24 Matching Annotations
  1. Jun 2021
  2. May 2020
    1. .

      Will we put the simulation code somewhere (e.g. github)? I'd suggest we do (along with the simulation results).

    2. ew and improved

      Looks good. For bias I wonder if absolute bias might be clearer for eyeballing?

    3. Figure 4.2: Bias, Coverage and Empirical Standard Error for the Over-estimating, Perfect and Under-Estimating models across all four methods when β=1β=1\beta=1, γ=1γ=1\gamma=1 and η=1/2η=1/2\eta=\;^{1}/_{2}. Confidence Intervals are included in the plot, but are tight around the estimate

      Would it be possible to blow up the bias graph from this scenario for the 'perfect model'. Given the motivating examples (i.e. QRISK) I was expecting to see the KM to be biased in this situtation, but it appears not to be?

      What correlation between the censoring and survival times does beta = gamma = 1 induce? Maybe it needs to be stronger?

      Another reason could be to due with the scale on the y-axis. It's on the probability scale currently if i'm not mistaken? This means that a bias of 0.02 (which would not really be observable on that graph), corresponds to a 2% over prediction in the calibration in the large, which is quite a large bias.

      Just hypothesising.

    4. FU(t|Z=z)=logit−1(logit(FP(t|z)−0.2))FU(t|Z=z)=logit−1(logit(FP(t|z)−0.2)) \begin{array}{rl} F_U(t|Z=z) =& \textrm{logit}^{-1}\left(\textrm{logit}\left( F_P(t|z) - 0.2\right)\right) \end{array} FO(t|Z=z)=logit−1(logit(FP(t|z)+0.2))

      Logit-1(logit())) cancel out do they not? So is the under/over prediction model just always -/+0.2 of the prediction for the perfect model? In this case wouldn't you get predictions outside of [0,1]. Also, doesn't that correspond to a 20% over-prediction, which is huge? I may have misunderstood this.

    5. z)=1

      express as a proportional hazards model instead. We can either estimate as a proportional baseline Weibull hazard or using Cox, I assume it wouldn't matter which

    6. We varied the parameters to take all the values,γ={−2,−1.5,−1,−0.5,0,0.5,1,1.5,2}γ={−2,−1.5,−1,−0.5,0,0.5,1,1.5,2}\gamma = \{-2,-1.5,-1,-0.5,0,0.5,1,1.5,2\}, β={−2,−1.5,−1,−0.5,0.5,1,1.5,2}β={−2,−1.5,−1,−0.5,0.5,1,1.5,2}\beta = \{-2,-1.5,-1,-0.5,0.5,1,1.5,2\} and η={−1/2,0,1/2}η={−1/2,0,1/2}\eta = \{-\;^{1}/_{2},0,\;^{1}/_{2}\}, that is the proportional hazard coefficients took the same values between -2 and 2, but ββ\beta did not take the value of 0 because this would make a predictive model infeasible.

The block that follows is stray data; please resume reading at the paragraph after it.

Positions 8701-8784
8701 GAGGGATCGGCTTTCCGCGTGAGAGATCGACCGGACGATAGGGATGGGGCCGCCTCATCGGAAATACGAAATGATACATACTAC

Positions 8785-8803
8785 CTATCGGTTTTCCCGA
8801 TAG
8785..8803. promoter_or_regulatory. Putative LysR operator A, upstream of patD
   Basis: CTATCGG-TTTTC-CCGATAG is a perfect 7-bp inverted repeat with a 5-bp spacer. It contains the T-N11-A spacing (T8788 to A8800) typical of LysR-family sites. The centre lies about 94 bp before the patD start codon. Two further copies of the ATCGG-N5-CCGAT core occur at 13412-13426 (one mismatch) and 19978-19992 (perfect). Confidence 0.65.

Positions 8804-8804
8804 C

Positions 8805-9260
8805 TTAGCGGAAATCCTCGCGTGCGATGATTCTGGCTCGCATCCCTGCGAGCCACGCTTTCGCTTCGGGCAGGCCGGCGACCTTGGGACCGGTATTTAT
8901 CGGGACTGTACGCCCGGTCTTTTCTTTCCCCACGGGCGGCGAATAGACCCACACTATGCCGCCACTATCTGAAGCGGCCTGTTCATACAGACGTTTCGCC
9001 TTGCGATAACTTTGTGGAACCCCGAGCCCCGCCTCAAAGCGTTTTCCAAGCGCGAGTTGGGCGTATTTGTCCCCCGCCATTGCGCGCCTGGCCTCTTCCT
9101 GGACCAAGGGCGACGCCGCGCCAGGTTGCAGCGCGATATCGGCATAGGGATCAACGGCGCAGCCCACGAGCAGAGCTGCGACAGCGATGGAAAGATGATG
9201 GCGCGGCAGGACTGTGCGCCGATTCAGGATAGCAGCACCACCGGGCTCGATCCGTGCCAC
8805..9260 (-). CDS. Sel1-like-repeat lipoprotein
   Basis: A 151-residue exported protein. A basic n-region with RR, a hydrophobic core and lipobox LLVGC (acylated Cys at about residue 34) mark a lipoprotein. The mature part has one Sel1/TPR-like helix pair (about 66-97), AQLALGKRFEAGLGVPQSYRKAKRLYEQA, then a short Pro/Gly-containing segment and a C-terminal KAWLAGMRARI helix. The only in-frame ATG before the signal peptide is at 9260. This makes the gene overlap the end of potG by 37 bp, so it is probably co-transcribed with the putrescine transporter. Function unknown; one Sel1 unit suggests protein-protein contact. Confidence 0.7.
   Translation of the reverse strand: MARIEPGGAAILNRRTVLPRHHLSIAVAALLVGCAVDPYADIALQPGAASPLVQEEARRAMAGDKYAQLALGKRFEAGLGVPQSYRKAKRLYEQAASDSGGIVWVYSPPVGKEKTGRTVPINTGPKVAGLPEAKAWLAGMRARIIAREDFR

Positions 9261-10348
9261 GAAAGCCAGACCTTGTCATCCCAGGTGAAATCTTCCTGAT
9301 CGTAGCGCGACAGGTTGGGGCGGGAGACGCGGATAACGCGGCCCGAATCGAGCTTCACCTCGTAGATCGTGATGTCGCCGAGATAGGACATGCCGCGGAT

Personally, I would move this to the end, possibly with the first half of the net paragraph.

      Currently Beta, Y and n, are introduced in text in the previous paragraph, but then it's not described how they are used to simulate data until the end of the next paragraph.

      I think it would be better to explain the simulation process in one go. Then after this is done, say the number of iterations, and what value parameters will take in one paragraph.

    7. although this is rarely the case [5]

      I would give some actual examples here (i.e. QRISK3 does not share baseline hazard, pretty sure Pooled Cohort Equations and ASSIGN don't either). The reference is from 20 years ago, and when the author state that 'baseline information is seldom reported', they do not give a reference or any examples.

    8. ].

      Personally, I would suggest we limit the level of focus on QRISK, to avoid this turning into a 'lets-slam-QRISK-paper'; the problem is wider than this, and we are simply using QRISK as a motivating example. :

    9. In these papers a fractional polynomial approach to estimating the baseline survival function (and thus being able to share it efficiently) is also provided.